Why Is a D.C. Federal Court Analyzing a State "Control Group" Privilege Standard, but the Federal Work Product Rule?: Parts I & II

Part I

All but a handful of states apply what is called the Upjohn privilege standard – under which the attorney-client privilege can protect a corporation's lawyer's communication with any corporate employee who has information the lawyer needs to provide the corporate client legal advice. A few states instead follow the old "control group" privilege standard – which only protects communications with those in a corporation’s upper hierarchy. Choice-of-law rules sometime require courts in Upjohn jurisdictions to apply the rare "control group" standard.

In South Capitol Bridgebuilders v. Lexington Insurance Co., the Northern District of Illinois transferred a case filed there to the D.C. federal court under 28 U.S.C. § 1404(a) – which required the transferee court to "apply the choice-of-law rules that would be applied by the Northern District Court of Illinois." Case No. 1:21-cv-1436-RCL, 2022 U.S. Dist. LEXIS 26146, at *6-7 (D.D.C. Feb. 14, 2022). The court also noted that "[b]oth parties apply Illinois [control group] law in their filings," so the D.C. court did too. Id. at *7. Among other things, the D.C. court held that the company waived privilege protection by disclosing privileged communications to employees who were "merely supplying information or the factual bases upon which control group members relied for their decision." Id. at *10. The court even surprisingly warned that an in-house lawyer's "title does not, without more, establish that she was part of the control group" – although it is "relevant" to that determination. Id. at *11.

Even lawyers in Upjohn states may be called upon to analyze and apply the narrow "control group" privilege standard. Part II will address the D.C. court's work product analysis.

Part II

Part I addressed a D.C. federal court's application of the Illinois "control group" privilege standard in a transferred case. In South Capitol Bridgebuilders v. Lexington Insurance Co., Case No. 1:21-cv-1436-RCL, 2022 U.S. Dist. LEXIS 26146 (D.D.C. Feb. 14, 2022), the court: (1) explained that corporate employees were outside privilege protection if they only supplied facts to the decision-makers; and (2) surprisingly held that in-house lawyers were not automatically part of the protected "control group."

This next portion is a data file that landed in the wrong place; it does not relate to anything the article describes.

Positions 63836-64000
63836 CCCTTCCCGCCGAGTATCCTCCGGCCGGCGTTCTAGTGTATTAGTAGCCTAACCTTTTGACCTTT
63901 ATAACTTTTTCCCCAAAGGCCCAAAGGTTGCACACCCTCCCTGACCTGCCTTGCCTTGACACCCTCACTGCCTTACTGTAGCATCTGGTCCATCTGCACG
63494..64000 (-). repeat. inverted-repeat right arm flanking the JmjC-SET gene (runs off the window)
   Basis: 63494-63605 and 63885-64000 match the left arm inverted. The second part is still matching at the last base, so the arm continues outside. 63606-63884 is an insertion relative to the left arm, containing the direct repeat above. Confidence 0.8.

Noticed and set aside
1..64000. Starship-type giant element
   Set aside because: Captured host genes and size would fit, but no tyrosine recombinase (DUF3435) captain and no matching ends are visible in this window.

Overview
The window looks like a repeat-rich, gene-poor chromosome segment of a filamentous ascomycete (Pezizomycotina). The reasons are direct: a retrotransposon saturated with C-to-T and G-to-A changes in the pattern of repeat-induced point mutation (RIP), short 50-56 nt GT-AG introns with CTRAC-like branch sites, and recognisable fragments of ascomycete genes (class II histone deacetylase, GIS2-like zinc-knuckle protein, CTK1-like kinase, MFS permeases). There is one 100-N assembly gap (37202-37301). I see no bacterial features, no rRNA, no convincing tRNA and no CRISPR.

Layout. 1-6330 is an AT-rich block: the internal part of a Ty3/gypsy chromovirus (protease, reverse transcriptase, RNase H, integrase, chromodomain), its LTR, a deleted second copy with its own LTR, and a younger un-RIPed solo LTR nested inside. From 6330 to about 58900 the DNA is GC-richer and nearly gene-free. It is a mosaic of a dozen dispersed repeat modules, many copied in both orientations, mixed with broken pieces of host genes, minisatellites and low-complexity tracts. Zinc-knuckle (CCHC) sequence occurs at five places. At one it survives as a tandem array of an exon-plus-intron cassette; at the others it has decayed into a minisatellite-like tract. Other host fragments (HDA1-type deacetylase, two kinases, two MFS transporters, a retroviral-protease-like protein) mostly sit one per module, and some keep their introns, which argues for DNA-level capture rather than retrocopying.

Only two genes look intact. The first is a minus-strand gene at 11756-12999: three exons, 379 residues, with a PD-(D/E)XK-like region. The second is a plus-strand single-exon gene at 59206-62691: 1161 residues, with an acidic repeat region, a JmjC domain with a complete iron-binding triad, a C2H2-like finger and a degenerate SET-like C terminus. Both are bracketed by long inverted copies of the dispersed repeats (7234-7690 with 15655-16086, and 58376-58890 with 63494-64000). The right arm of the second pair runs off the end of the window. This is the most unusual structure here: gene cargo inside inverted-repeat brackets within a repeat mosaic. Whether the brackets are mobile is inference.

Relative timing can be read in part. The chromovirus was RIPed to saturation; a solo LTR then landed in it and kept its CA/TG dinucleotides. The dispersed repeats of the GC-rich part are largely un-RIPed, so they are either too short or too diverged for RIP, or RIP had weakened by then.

The court then turned to work product protection. That separate evidentiary protection comes from a federal rule, and thus does not require a choice of law analysis – so the D.C. court applied the D.C. Circuit's work product standard. Like most but not all courts, the court applied the broader "because of" work product standard – thus extending that protection beyond documents that would be used to "aid or assist in the litigation." But even under that generous standard, "if a document would have been created 'in substantially similar form' regardless of the litigation, work product protection is not available." Id. at *24-25. Among other things, the court pointed to that limitation in holding that the work product doctrine did not protect some of defendant's communications with its law firm Steptoe & Johnson, "because [defendant] nevertheless needed to determine whether the Policy covered [plaintiff]'s claim" – even without the prospect of litigation. Id. at *26-27.

Just as lawyers in Upjohn jurisdictions might have to wrestle with the "control group" privilege standard, lawyers everywhere must understand the forum court's approach to various work product principles.

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